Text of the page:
Ex-Senator Loses Bid to Toss Suit on Sex-Sting Legal Bill
Former U.S. Senator Larry Craig lost a bid to throw out a Federal Election Commission lawsuit claiming he improperly used campaign funds for lawyers after he was arrested in an airport sex sting.
U.S. District Judge Amy Berman Jacksonrejected Craig’s contention that the legal fees were “ordinary and necessary” expenses incurred in connection with official duties he was performing at the time of his arrest for soliciting sex at the Minneapolis-St. Paul International Airport. The FEC made a valid claim that Craig violated federal campaign law, she said.
“Neither the charge nor the underlying conduct had anything to do with his performance of his official duties, so the legal expenses they generated were not incurred in connection with those duties,” Jackson wrote in her ruling today.
Craig, an Idaho Republican, spent about $200,000 of campaign funds in connection with his arrest, guilty plea to disorderly conduct and subsequent efforts to withdraw the plea in Minnesota, the commission said in a lawsuit filed in June.
Craig, 67, was arrested at the airport on June 11, 2007, by an undercover policeman. He denied soliciting sex in the restroom, saying he had done nothing wrong.
Andrew Herman, a lawyer for Craig, said he was still reviewing the order and couldn’t comment on it.
Craig hired Washington-based Sutherland, Asbill & Brennan to serve as lead counsel in an effort to withdraw his plea and Kelly & Jacobson, a Minnesota firm. He also retained a media relations firm to handle press inquiries about the incident, according to the FEC’s complaint.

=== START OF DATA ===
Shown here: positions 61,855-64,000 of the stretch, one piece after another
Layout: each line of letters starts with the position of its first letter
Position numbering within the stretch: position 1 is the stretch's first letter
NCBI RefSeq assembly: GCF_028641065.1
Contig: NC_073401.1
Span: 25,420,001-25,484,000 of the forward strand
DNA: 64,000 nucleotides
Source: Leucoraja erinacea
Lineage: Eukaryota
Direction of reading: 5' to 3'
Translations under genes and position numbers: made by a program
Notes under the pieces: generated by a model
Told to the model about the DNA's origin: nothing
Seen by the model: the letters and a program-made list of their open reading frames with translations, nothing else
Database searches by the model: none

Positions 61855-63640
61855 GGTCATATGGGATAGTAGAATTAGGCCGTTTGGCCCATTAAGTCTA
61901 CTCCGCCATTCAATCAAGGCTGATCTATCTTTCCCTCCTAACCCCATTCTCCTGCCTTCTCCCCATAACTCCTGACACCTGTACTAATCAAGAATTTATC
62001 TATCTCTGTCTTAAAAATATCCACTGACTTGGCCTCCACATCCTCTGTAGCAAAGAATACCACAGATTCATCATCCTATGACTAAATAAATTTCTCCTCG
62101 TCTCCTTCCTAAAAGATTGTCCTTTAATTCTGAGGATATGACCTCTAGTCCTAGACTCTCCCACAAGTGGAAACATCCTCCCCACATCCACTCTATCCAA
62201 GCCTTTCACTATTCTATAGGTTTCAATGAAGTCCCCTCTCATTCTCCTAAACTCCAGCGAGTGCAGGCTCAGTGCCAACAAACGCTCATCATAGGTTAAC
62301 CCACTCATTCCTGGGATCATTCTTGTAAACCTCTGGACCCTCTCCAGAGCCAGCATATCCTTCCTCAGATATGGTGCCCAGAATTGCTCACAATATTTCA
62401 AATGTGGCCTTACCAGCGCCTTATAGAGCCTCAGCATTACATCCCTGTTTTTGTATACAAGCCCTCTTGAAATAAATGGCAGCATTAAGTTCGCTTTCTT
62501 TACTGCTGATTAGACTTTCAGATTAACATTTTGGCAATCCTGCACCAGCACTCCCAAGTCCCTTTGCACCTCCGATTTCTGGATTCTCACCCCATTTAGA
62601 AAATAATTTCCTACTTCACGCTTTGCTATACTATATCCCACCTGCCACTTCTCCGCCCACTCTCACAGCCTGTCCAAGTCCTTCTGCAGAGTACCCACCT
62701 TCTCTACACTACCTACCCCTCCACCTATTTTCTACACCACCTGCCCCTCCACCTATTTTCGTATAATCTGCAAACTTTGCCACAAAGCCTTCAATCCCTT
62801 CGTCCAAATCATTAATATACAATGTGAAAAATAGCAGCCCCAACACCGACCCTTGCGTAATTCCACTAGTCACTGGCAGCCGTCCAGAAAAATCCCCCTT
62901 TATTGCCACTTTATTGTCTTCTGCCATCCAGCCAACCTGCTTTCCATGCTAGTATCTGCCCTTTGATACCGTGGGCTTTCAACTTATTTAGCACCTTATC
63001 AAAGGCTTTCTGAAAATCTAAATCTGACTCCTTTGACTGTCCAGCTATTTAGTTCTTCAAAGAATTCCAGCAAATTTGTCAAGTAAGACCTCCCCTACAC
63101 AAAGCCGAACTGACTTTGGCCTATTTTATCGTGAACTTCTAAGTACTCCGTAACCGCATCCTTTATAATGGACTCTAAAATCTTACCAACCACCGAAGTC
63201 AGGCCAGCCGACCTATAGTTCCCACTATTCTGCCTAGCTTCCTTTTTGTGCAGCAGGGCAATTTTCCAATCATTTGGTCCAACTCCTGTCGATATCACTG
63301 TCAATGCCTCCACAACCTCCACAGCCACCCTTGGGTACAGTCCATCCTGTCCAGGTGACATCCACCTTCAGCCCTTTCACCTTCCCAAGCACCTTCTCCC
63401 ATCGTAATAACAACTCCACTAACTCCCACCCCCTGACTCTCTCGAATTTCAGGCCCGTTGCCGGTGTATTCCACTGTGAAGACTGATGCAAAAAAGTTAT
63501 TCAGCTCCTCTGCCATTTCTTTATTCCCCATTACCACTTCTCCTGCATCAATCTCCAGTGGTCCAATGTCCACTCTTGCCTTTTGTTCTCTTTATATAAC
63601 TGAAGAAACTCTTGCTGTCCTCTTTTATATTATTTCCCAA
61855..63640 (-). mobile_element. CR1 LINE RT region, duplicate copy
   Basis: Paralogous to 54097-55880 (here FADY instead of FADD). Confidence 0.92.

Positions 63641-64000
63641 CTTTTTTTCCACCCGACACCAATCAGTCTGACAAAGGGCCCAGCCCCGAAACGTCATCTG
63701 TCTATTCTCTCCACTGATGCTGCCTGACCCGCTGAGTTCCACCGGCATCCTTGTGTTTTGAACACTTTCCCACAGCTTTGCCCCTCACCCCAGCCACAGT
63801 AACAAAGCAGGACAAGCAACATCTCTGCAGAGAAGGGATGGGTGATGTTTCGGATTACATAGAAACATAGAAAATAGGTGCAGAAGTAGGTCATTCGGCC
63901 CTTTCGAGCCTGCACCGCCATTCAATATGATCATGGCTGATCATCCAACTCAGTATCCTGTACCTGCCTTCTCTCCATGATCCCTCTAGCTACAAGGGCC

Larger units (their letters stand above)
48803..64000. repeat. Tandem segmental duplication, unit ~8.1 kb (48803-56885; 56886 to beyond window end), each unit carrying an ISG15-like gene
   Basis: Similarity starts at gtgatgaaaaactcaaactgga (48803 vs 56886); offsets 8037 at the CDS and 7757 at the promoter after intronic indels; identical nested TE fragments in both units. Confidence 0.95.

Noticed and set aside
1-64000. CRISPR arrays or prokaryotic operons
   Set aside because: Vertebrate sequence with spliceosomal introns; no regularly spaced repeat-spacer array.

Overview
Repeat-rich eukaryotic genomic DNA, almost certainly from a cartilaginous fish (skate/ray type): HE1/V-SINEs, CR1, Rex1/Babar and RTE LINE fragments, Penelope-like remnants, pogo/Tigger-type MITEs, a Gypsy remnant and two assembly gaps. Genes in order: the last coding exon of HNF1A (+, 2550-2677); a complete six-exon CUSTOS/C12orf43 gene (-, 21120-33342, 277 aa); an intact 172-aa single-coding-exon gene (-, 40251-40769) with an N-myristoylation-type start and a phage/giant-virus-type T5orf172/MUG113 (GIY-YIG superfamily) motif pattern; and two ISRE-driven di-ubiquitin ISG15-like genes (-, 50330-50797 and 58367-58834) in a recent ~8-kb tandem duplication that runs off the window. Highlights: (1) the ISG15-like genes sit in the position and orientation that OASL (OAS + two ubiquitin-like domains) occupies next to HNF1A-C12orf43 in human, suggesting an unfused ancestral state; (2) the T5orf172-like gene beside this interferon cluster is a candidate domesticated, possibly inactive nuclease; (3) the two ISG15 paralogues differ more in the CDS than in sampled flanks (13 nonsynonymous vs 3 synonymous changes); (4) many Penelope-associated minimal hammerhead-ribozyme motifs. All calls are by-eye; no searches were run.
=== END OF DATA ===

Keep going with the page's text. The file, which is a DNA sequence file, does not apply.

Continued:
The Craig for U.S. Senate Committee paid Sutherland Asbill at least $139,952 for legal services on Craig’s behalf, while Kelly & Jacobson received about $77,032, the commission said in the lawsuit.
The commission has asked the court to make Craig pay back what he spent on his legal defense and to levy civil penalties against Craig and his campaign treasurer of as much as $6,500.
During a March 11 hearing, Herman argued that if something happens that results in a civil or criminal investigation in course of regular activities while traveling on official business, such as walking, eating or using the restroom, the resulting legal fees could be paid with campaign money.
He pointed to an FEC opinion allowing former Representative Jim Kolbe, an Arizona Republican, to use campaign funds to cover legal fees associated with an investigation into improper behavior with former congressional pages while on a trip to the Grand Canyon.
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